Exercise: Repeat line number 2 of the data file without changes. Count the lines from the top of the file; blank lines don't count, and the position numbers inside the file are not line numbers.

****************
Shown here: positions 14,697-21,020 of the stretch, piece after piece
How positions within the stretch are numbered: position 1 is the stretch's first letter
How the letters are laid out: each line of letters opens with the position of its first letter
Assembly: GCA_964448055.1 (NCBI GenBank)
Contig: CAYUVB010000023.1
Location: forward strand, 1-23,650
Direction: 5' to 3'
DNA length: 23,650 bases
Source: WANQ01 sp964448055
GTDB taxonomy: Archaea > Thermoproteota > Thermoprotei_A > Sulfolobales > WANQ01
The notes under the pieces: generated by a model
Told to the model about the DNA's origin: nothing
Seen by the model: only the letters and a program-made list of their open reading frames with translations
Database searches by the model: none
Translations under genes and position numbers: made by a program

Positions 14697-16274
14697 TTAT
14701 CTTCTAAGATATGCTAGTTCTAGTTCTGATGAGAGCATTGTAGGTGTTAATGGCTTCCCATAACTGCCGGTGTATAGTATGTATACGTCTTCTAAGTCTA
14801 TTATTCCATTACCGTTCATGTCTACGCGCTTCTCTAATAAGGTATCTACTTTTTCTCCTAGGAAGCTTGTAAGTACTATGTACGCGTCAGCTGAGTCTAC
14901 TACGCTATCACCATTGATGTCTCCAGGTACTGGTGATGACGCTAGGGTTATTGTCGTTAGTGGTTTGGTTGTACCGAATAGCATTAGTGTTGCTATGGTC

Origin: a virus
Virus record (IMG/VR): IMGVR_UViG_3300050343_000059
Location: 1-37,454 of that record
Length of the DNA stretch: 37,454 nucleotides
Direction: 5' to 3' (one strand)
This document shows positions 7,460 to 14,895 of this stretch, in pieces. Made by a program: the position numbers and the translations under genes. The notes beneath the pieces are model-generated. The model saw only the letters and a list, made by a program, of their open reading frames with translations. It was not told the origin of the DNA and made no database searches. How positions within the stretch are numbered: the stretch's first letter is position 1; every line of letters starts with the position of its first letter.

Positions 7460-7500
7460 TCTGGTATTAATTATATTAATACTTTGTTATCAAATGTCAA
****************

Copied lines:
How positions within the stretch are numbered: position 1 is the stretch's first letter